Alaska lawmaker sues to restore full PFD after Gov. Walker’s veto

Anchorage Democratic Sen. Bill Wielechowski and two longtime Alaska politicians filed a last-minute legal challenge Friday morning to Gov. Bill Walker's veto of half the money for residents' Permanent Fund dividend checks.

The lawsuit, filed three weeks before the annual payments are set to be made, asks for a ruling to force the state-owned Permanent Fund Corp. to transfer the full $1.4 billion originally set aside by the Legislature for dividend checks, instead of the $695 million left over after Walker's veto in June.

Checks are estimated to be about $1,000 after the veto, after being projected at more than $2,000 before. The state has not yet set the actual dividend amount.

Joining Wielechowski as plaintiffs in his lawsuit were a pair of former Alaska Senate presidents, Clem Tillion and Rick Halford, both Republicans.

[Read the 26-page lawsuit complaint.]

The two old-timers were supporters of Walker's gubernatorial campaign in 2014, but both were also deeply involved in the Permanent Fund's creation and have fought Walker's efforts to use the fund's earnings to help fix Alaska's massive budget gap — even though that's a step that budget experts say will likely be necessary.

"It's the last place we should be going to get money," Halford said in a news conference at the Anchorage courthouse, saying he preferred higher taxes on the oil industry and an individual income tax.


[Is it legal for Gov. Walker to shrink Permanent Fund dividends?]

In addition to joining the lawsuit against Walker, Halford is also leaving the Alaska Gasline Development Corp. board. Halford said his term expired three days ago and he wasn't seeking another term. He described the gas line project, a central theme of Walker's administration, as not economically viable now.

Wielechowski, an attorney running for re-election to his East Anchorage seat this year, has been warning of a possible lawsuit since shortly after Walker's veto was announced.

In a prepared statement, Walker said Wielechowski was part of the problem.

"I'm disappointed that an incumbent legislator who failed to work towards a solution to our fiscal crisis — a solution that would protect the long-term viability of the PFD — has decided instead to pursue this lawsuit eight weeks prior to his re-election bid," Walker said. "This suit detracts from the real issue: solving Alaska's fiscal crisis so we can then begin to grow Alaska."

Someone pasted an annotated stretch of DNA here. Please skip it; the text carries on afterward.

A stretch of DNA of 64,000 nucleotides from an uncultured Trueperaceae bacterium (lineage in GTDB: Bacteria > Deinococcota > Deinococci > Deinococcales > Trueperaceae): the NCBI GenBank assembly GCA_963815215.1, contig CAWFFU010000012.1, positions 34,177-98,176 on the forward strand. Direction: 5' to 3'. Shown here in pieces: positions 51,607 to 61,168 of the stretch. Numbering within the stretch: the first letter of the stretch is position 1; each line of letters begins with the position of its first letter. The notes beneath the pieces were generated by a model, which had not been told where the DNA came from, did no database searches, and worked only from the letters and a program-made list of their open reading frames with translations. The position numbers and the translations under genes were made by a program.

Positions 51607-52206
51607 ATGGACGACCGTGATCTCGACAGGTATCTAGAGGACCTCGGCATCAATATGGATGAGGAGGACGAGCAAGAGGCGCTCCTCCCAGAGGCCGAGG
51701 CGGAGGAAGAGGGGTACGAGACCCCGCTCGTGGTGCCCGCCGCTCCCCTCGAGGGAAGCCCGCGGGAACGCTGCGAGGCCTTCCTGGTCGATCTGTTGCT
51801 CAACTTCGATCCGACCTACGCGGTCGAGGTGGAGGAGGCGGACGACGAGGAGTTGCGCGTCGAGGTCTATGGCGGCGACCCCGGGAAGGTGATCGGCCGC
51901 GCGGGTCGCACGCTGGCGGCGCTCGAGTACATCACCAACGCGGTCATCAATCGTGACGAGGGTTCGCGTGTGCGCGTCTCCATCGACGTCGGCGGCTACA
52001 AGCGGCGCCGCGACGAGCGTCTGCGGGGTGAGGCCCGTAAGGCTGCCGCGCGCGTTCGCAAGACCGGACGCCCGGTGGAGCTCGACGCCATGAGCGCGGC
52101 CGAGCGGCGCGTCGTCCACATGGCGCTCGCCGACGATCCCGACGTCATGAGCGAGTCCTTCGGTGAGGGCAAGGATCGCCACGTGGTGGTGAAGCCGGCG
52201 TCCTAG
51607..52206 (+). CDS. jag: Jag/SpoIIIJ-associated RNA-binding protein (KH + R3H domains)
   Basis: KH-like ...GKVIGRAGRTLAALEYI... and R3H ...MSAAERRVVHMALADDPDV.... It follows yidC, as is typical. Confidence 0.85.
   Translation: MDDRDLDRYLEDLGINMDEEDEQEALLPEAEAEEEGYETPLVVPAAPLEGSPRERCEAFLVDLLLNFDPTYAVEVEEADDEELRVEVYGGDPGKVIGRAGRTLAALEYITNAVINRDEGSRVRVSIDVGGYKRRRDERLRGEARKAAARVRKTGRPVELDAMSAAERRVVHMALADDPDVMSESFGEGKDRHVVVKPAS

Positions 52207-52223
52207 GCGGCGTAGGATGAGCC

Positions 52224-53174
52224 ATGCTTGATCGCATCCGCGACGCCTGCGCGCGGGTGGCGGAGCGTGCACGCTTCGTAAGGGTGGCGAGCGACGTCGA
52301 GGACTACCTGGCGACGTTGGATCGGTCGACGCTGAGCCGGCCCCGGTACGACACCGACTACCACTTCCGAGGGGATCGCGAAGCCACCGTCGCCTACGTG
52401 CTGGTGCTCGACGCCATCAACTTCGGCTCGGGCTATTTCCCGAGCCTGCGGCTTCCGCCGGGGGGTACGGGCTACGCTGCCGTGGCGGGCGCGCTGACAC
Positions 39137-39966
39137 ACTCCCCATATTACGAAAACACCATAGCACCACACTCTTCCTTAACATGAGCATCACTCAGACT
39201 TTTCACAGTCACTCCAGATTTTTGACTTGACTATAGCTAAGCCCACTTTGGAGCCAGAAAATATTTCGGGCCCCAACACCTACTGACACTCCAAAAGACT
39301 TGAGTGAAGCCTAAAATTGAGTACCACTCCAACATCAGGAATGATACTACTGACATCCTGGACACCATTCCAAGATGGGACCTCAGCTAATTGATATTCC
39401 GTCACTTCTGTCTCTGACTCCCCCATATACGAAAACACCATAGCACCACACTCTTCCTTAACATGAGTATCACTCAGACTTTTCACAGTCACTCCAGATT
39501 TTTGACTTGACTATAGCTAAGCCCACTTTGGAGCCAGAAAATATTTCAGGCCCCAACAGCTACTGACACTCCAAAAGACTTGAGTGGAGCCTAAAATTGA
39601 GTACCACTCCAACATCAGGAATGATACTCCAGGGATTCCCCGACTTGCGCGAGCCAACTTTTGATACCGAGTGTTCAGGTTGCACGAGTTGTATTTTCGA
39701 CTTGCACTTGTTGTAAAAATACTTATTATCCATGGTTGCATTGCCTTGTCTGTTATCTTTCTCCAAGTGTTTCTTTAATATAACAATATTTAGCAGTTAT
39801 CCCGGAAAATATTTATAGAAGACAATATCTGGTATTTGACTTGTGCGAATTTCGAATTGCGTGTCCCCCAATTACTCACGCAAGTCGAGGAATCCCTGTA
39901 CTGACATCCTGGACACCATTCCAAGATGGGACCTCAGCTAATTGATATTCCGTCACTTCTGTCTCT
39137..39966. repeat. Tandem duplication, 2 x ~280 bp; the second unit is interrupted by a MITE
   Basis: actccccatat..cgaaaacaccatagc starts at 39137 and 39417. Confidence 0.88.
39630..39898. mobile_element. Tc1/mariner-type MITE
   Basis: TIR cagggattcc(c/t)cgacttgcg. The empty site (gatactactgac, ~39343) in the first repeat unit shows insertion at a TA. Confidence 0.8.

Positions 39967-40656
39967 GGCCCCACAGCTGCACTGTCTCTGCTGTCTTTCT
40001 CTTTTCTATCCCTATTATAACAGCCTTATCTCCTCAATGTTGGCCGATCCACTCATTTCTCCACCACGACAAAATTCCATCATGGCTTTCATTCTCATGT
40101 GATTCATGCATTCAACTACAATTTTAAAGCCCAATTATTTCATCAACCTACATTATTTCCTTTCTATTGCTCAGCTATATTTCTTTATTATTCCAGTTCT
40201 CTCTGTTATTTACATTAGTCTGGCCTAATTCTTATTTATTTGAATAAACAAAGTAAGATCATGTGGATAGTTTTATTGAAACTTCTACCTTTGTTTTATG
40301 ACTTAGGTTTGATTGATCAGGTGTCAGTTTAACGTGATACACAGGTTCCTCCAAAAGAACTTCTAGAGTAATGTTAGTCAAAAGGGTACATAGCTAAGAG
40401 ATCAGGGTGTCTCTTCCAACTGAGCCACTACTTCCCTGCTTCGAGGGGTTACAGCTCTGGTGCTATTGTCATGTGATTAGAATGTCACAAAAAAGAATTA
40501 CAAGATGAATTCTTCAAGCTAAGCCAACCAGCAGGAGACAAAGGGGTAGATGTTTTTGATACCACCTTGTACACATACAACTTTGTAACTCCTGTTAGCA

Walker also attacked a statement of Halford's during the Friday news conference — an assertion that since the state survived an earlier economic downturn without touching the Permanent Fund dividend, it could do so again.

"In the 1990s, we had approximately 2 million barrels of oil a day going through the Trans Alaska Pipeline System," Walker said. "Today, the TAPS throughput is about a half-million barrels a day. That's a huge difference in the potential for an economic rebound. In the 1990s, we were not facing a $3.2 billion deficit and drawing down on our savings at a rate of $12 million a day. Relying on a 1990s-type rebound is very, very risky."

After the Permanent Fund Corp. ignored a formal precursor letter Wielechowski sent last month, Wielechowski filed his lawsuit Friday morning in Anchorage Superior Court, putting the $200 filing fee on his credit card.

Wielechowski said he and another attorney, Andrew Erickson, volunteered their time to draft the 24-page complaint.

At the morning news conference held inside the downtown courthouse — which closes at noon Fridays due to budget cuts — Wielechowski said he'd ask for an emergency ruling and hopes to get a decision before dividends are paid. But it "may take much longer," he added.

"It's late in the game," Wielechowski said.

Wielechowski said he didn't expect the lawsuit would interfere with payment of the smaller dividends. If it succeeds later, the lawsuit could produce a second payment to residents.

The resolution of Wielechowski's lawsuit will hinge on how the courts interpret state law and the Alaska Constitution.

Walker's veto, Wielechowski asserts, flouts a law that requires the Permanent Fund to annually transfer half of its available income to the state's dividend account.

That statute allows the money to flow to dividends automatically, outside the typical budget process, Wielechowski argued.

The Legislature has nonetheless appropriated the dividend money in its annual budget bill for decades, and did so this year, which state lawyers say makes the transfer subject to Walker's veto.

Alaska Dispatch News reporter Alex DeMarban contributed to this article.

Nathaniel Herz

Anchorage-based independent journalist Nathaniel Herz has been a reporter in Alaska for nearly a decade, with stints at the Anchorage Daily News and Alaska Public Media. Read his newsletter, Northern Journal, at natherz.substack.com